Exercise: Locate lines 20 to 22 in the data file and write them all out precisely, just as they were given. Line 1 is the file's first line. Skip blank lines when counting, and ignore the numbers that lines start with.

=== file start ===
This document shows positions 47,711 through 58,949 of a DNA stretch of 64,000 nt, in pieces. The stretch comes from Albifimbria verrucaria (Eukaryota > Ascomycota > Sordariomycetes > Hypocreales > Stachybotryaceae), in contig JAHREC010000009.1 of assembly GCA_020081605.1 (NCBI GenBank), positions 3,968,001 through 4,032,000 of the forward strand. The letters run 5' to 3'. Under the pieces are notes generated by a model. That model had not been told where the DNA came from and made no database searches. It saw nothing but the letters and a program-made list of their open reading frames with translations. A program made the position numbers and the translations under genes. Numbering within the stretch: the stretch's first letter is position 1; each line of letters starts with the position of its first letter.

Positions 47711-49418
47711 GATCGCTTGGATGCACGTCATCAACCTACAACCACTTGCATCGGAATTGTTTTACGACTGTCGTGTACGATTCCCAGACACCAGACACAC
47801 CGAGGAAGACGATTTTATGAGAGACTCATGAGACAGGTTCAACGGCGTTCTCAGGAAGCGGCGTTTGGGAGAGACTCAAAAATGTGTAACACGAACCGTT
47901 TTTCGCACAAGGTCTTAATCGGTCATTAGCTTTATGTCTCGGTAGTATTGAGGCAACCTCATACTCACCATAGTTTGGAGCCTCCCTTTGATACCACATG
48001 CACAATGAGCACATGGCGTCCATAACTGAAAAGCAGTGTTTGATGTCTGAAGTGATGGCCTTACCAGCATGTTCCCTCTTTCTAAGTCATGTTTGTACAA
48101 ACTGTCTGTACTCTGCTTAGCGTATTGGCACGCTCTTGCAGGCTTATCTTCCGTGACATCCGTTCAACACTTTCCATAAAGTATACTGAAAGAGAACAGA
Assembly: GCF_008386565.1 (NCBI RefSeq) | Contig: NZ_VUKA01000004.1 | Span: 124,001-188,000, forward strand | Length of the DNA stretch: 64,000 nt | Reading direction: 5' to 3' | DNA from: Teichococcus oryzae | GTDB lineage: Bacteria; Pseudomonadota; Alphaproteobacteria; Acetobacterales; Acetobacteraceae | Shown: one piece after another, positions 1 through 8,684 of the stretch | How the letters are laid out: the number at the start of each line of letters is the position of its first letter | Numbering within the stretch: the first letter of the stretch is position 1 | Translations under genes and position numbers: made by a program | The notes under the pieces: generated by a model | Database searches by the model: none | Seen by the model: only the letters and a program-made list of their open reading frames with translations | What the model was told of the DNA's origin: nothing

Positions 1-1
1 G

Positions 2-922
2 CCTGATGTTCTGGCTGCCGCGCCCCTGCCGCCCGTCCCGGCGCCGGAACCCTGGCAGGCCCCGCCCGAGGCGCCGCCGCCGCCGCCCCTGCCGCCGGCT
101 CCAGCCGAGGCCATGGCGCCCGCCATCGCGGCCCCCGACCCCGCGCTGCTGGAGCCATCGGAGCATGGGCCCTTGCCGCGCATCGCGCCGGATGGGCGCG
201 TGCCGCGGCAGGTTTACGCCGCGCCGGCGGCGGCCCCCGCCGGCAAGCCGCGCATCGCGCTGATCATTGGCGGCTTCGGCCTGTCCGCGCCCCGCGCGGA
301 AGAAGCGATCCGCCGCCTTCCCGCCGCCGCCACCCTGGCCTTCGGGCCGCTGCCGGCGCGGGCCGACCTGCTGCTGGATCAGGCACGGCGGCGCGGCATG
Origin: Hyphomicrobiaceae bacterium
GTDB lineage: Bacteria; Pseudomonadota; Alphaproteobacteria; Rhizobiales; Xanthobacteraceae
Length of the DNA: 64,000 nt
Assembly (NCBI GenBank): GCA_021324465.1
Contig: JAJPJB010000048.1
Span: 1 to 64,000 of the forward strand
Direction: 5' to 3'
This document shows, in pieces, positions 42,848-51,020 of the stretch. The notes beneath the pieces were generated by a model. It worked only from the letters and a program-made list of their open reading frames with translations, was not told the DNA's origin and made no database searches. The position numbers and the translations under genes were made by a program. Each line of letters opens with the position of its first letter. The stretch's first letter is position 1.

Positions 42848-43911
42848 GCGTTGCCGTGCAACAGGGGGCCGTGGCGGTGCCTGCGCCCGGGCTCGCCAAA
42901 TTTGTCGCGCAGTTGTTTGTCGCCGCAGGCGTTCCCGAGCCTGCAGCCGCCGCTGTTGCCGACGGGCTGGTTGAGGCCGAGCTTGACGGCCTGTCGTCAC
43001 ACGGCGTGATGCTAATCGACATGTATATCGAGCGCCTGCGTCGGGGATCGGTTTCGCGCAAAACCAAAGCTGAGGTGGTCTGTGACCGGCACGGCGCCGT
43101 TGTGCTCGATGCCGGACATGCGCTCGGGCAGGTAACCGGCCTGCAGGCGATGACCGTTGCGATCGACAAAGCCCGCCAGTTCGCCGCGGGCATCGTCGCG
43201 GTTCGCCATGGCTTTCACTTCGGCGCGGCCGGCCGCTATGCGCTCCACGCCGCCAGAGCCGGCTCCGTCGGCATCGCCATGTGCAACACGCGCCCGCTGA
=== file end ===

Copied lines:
Contig: JAJPJB010000048.1
Span: 1 to 64,000 of the forward strand
Direction: 5' to 3'